Seedsman Blog

Can cannabis help with Premenstrual Syndrome?

Most women of child-bearing age experience symptoms of Premenstrual Syndrome (PMS) or the more severe Premenstrual Dysphoric Disorder (PMDD) (1) at some point in their lives. As the campaign for cannabis legalisation gains more support around the world, an increasing number of women are turning to cannabis seeking relief from their symptoms. What many might not know is that cannabis has been used by women throughout history to soothe cramps and mood swings, with the most famous historical example being Queen Victoria. Indeed, as far back as 1564, Leonhart and Lonicer wrote about this use of the plant in the German herbal book, ‘Kratterbuch’:

 “Women stooping due to a disease of the uterus were said to stand up straight again after having inhaled the smoke of burning cannabis” (2).

Conventional Treatment for PMS

Premenstrual symptoms include, abdominal pain, cramps and contractions, nausea, vomiting, depression, anxiety, irritability, gastrointestinal issues, insomnia, general aches and pains and breast tenderness.

Typically, if a woman complains of debilitating PMS symptoms to a health worker, anti-inflammatory medication such as ibuprofen will be recommended, or alternatively, hormonal birth control may be suggested. For women with certain health conditions or who suffer adverse reactions to anti-inflammatories, these options are not acceptable. Additionally, some women may be against hormonal birth control for religious, cultural, or personal reasons. For these women, cannabis might be a viable alternative, or it could be used in tandem with other methods of pain relief.

Cannabis is gaining more and more acceptance in the US with 47 states now allowing ‘some form of medicinal use’ (3). It is still illegal, however, in most countries. Due to its illegality, research and studies on how cannabis affects menstrual pain and emotional symptoms of PMS are few and far between. More research is certainly needed.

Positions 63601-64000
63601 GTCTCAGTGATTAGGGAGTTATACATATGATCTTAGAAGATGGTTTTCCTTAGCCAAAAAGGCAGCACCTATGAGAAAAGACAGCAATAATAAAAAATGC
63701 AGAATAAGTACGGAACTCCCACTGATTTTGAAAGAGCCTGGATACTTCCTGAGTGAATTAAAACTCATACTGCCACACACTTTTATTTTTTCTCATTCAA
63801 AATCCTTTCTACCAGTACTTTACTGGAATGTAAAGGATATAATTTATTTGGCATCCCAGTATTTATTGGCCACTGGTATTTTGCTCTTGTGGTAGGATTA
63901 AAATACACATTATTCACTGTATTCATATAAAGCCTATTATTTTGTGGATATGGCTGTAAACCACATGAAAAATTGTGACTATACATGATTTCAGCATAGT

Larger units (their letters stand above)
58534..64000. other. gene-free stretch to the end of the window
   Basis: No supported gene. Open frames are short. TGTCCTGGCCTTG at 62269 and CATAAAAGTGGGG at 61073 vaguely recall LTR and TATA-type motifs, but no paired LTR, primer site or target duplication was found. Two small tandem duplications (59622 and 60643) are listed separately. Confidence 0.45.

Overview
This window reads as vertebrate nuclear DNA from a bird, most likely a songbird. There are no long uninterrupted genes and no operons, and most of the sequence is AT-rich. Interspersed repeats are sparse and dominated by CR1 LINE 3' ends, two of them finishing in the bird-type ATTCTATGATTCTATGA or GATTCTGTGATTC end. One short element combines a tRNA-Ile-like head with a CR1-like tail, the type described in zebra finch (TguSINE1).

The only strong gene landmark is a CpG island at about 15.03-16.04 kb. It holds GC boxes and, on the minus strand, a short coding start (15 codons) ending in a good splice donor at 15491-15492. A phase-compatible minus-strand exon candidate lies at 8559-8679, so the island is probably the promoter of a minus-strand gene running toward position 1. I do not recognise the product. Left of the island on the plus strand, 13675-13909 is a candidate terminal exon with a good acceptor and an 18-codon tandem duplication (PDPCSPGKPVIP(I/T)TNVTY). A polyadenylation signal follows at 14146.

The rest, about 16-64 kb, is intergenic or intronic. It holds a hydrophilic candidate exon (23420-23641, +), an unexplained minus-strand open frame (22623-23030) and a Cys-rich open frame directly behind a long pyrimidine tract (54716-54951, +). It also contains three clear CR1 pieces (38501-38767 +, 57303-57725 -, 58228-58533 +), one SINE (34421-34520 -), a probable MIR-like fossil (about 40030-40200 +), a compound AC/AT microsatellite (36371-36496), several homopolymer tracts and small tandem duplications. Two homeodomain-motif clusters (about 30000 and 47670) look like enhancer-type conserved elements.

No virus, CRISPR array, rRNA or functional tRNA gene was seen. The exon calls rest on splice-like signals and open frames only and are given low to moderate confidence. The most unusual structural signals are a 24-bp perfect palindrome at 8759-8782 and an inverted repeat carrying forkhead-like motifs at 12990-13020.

Cannabis and Abdominal Pain

The cannabinoids CBD and THC are known to cause the smooth muscle of the uterine wall to relax. This leads to increased blood flow providing relief to oxygen-starved tissues, thereby reducing pain. The myometrium is the middle layer of the uterine wall and its main job is to induce contractions during menstruation and child birth. THC and CBD target different cannabinoid receptors embedded within the muscle tissue of the myometrium, consequently relaxing these contractions (4). Prostaglandins are a necessary nuisance, a group of lipids that occur at the site of tissue damage to assist in blood flow, child birth etc. The increase in prostaglandin production contributes to inflammation and that all too familiar abdominal pain (5).

‘Cytokines are the signalling proteins synthesised and secreted by immune cells upon stimulation. They are the modulating factors that balance initiation and resolution of inflammation’ (6). During the luteal phase (between ovulation and menstruation) pro-inflammatory cytokine production increases (7). ‘Cannabinoids are potent anti-inflammatory agents and they exert their effects through induction of apoptosis (that’s cell death to you and me), inhibition of cell proliferation, suppression of cytokine production and induction of T-regulatory cells’ (6). Basically, cannabinoids are attacking inflammation from a number of angles so by medicating in this way you may be able to fit into those jeans on Day 2 after all.